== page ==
Is my Shampoo organic?


Here is a typical list of ingredients from the back of an "organic" shampoo bottle. with an abbreviated explanation as to what is in them.

Water (Aqua), Ammonium Lauryl Sulfate, Disodium Cocoamphodiacetate, Polyquaternium-39, Cocamine MEA, Stearic Acid, Dimethicone, Laureth-8, Succinoglycan, Glycol Distearate, Persea Gratissima (Avocado) Leaf Extract, Hydroxypropyl Guar, EDTA, Dimethlypabamidopropyl Lauryldimonium Tosylate, Propylene Glycol Stearate, Citric Acid, Fragrance (Parfum), DMDM Hydantoin. Not tested on animals.

Shampoo is basically detergent that strips out grease and dirt combined with a series of compounds that deposit a film onto the hair to add shine and body.

The detergents are the active component and raise the most health concerns. Detergent breaks up the bonds in water molecules so they dissolve the grease and dirt in your hair. Chemists describe such compounds as surfactants, because they reduce the surface tension of water. Add a drop of any detergent or shampoo to a drop of water and it will collapse. If mosquitoes try to land on water containing detergent they will fall through the surface of the water that they would normally walk on. Detergents have been used in the fight against malaria.

Detergents allow other chemicals to penetrate the skin more easily. Concerns have been expressed that because surfactants break down skin cells they can accelerate the ageing process. Some classes of surfactants – the nonylphenols – have been reported to interfere with the sexual development of wildlife.

The surfactants in this shampoo include Ammonium Lauryl sulfate, Laureth-8, Disodium Cocoamphodiacetate, Cocamine MEA

Cocoamphodiacetate is a surfactant derived from coconut oil with a very good toxilogical profile.

MEA (monoethylamine) is considered responsible for creating carcinogenic compounds that are absorbed through the skin. It is considered less dangerous than DEA (diethylamine) which has been banned in the US but is prevalent in Australia.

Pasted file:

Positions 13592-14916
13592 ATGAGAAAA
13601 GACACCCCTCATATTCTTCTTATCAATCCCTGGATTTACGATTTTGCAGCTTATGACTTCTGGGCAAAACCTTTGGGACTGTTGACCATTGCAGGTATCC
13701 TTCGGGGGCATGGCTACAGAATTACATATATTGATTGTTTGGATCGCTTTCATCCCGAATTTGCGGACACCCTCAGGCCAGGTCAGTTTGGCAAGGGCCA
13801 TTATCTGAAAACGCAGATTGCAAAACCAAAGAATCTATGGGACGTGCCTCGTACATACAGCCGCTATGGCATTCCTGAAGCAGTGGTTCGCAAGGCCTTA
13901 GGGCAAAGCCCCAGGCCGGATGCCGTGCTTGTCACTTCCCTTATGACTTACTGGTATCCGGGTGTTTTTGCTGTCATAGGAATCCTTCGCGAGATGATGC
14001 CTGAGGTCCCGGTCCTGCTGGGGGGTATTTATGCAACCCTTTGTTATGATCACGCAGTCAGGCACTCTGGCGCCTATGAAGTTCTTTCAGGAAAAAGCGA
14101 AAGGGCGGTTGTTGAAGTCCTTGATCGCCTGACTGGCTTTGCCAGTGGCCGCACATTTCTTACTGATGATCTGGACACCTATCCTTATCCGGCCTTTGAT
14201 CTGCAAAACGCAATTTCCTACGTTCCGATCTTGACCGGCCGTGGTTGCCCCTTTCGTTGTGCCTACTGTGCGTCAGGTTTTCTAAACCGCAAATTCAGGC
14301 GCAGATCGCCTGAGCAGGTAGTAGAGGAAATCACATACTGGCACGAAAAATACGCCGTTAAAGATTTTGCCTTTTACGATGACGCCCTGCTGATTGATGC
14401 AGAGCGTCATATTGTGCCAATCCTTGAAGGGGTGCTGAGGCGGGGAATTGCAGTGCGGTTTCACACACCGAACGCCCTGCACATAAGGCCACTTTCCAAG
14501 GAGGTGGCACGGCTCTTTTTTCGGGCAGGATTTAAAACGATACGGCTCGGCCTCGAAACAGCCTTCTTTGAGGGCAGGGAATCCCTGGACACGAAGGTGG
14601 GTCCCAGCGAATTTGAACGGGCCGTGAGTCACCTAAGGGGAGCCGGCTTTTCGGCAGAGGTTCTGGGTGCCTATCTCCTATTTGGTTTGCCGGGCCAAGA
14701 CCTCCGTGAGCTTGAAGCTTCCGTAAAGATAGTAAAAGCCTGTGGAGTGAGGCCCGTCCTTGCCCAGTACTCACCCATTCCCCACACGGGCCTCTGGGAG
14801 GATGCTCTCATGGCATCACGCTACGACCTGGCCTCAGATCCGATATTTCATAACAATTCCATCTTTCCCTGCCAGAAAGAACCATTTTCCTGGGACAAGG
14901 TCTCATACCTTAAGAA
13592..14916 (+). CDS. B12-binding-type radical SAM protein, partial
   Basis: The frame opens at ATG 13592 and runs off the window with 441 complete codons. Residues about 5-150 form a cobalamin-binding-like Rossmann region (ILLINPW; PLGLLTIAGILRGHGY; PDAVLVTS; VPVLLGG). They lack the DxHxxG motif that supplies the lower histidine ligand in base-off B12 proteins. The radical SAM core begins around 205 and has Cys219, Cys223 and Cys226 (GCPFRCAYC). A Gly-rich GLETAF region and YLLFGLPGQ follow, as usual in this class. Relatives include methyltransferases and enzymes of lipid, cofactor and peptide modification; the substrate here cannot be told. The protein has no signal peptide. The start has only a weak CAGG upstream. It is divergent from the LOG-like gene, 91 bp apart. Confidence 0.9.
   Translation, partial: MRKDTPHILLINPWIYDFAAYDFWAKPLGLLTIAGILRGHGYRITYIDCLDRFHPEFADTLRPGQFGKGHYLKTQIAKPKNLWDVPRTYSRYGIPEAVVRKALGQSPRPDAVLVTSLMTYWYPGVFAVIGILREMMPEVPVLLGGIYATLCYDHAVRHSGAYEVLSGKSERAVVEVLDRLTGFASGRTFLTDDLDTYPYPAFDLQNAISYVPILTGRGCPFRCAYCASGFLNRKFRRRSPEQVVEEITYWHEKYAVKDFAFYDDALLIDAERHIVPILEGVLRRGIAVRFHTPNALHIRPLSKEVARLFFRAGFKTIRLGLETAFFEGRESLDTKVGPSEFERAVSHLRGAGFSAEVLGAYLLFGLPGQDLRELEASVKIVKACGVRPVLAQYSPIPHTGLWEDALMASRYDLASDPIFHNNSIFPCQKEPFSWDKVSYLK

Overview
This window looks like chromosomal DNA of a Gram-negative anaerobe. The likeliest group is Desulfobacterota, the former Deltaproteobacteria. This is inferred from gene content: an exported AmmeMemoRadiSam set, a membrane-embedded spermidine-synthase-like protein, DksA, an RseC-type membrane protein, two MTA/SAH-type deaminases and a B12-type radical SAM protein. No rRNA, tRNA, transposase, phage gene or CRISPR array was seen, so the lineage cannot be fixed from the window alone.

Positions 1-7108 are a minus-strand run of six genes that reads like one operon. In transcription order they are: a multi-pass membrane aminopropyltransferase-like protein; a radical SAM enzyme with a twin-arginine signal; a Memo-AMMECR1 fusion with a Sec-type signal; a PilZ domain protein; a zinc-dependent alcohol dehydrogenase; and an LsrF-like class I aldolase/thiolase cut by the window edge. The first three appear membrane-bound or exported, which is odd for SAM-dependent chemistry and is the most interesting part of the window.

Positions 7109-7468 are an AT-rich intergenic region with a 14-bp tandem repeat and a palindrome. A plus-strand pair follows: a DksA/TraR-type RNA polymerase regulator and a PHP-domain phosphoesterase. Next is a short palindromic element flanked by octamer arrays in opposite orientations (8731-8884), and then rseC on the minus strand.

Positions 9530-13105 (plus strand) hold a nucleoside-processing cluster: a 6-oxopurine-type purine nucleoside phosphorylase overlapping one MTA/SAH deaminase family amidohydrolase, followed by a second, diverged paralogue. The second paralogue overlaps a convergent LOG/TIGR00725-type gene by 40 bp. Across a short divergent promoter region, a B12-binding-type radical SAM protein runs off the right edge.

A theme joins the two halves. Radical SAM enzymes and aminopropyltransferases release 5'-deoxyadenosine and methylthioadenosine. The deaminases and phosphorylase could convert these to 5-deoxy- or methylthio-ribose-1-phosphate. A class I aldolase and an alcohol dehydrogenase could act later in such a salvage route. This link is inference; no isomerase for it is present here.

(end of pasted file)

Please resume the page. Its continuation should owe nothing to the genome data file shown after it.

Other active chemicals that are not involved directly in the cleaning process include EDTA (ethylenediaminetetraacetic acid). It is used to soften the water by depositing mineral salts and locking them up in the shampoo foam. It also preserves the shampoo.

DMDM Hydantoin is a preservative that works by releasing formaldehyde into the shampoo to prevent mold, fungus and bacteria growing in it. Formaldehyde is a known carcinogen.

The second group of compounds are those left behind on the hair to replace the natural oils. These compounds are relatively inert, though their manufacture may cause industrial pollution.

Stearic Acid is made from blasting animal fat or saturated vegetable oils with water at high temperature and pressure and is used to give body to the shampoo. Propylene Glycol Stearate and Glycol Distearate are related compounds.

The addition of avacodo oil Persea Gratissima (Avocado) Leaf Extract into the mix does little to interfere with the underlying chemistry of the shampoo.

This shampoo contains Polyquaternium-39 which is cellulose derived from cotton, the silicone based Dimethicone as well as Succinoglycan and Hydroxypropyl Guar. Dimethlypabamidopropyl Lauryldimonium Tosylate is included to protect it from ultra violet radiation.

The third main group of compounds are used to add fragrance. This shampoo label simply labels that group as Fragrance. Over 4,000 chemicals are used to manufacture fragrances, 95 per cent of them derived from petroleum and 84 per cent which have never been tested for safety. Fragrances are considered trade secrets so do not have to be declared on product labels.

This is just one shampoo product. Conditioners contain a similarly strange mix of chemicals, and hair-colouring products that use synthetic dyes are probably even worse. For example, they may contain coal tar colours, listed on labels as FD&C and D&C, and made from bituminous coal. Or, they may contain phenylenediamine, another cancer causing agent. Some even contain lead. This is not only bad for you, but also the environment.

Leave a Comment

You must be logged in to post a comment.

This site uses Akismet to reduce spam. Learn how your comment data is processed.